Abson is located on a minor road between the villages of Wick and Pucklechurch. It is a mainly nucleated in pattern with some additional outlying farms and settlements. The centre of the village is a small village green and the church.
The name Abson is a corruption of Abbots Ton - a place belonging to the Abbot. This was the Abbot of Glastonbury, as the manor of Pucklechurch (including Abson and other surrounding villages) was given to the Abbot after the murder of King Edmund at neighbouring Pucklechurch. In the 16th century the village was called Abston, and was since shortened to Abson.
Abson is centred on the church. It is dedicated to St James the Great, and is a Grade I listed building, as are the churchyard walls (with distinctive Bristol Black coping) and many of the graves. The neighbouring farmhouse, stables and barn (which have been converted into homes) are all Grade II listed.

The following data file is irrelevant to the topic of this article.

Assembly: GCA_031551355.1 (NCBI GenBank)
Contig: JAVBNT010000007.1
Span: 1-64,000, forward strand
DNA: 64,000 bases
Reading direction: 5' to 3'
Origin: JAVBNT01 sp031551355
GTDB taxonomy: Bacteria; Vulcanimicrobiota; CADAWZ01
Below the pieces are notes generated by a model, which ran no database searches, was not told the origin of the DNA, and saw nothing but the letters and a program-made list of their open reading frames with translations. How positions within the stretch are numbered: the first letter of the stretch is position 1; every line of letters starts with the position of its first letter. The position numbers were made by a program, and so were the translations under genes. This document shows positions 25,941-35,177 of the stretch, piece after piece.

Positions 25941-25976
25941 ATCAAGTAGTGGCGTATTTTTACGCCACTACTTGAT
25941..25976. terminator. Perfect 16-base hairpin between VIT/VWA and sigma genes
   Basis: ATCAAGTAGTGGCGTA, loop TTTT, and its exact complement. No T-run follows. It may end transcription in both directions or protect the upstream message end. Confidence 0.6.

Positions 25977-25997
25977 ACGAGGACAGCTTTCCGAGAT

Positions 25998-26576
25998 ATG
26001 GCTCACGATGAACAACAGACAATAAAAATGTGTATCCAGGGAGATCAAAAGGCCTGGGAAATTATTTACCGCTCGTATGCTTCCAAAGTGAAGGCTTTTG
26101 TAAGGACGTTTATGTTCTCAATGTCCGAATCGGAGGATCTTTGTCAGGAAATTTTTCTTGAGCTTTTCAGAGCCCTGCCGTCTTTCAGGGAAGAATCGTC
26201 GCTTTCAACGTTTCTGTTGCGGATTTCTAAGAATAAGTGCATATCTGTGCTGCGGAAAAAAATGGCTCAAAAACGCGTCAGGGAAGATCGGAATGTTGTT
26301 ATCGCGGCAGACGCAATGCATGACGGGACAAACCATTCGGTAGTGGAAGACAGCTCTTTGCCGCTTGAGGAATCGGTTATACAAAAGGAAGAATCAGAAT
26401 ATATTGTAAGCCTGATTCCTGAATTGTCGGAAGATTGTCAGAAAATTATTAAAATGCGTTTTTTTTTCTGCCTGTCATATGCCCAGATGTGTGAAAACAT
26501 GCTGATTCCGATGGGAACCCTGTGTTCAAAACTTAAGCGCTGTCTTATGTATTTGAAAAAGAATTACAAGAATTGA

There are two fragments of carved knotwork masonry on the walls as well as a Sheela na Gig carving of a male figure high on the East wall. This figure is believed to date from Saxon or early Norman times.
The belltower contains six bells which are still rung by hand.
- Pucklechurch Then And Now Archived 22 June 2006 at the Wayback Machine
- Richard Kent (compiler), Doynton Local History Group Booklet #2 (Feb. 1990), p. 12.
- About Anna Sewell
- Listed buildings in South Gloucestershire Archived 9 June 2011 at the Wayback Machine
- Sheela na Gig at Abson
- E Mason & D Mason, Avon Villages (Hale, London, 1982), p. 78.
- E Mason & D Mason, Avon Villages (Hale, London, 1982), p. 79.
- Abson church bellringing
Media related to Abson at Wikimedia Commons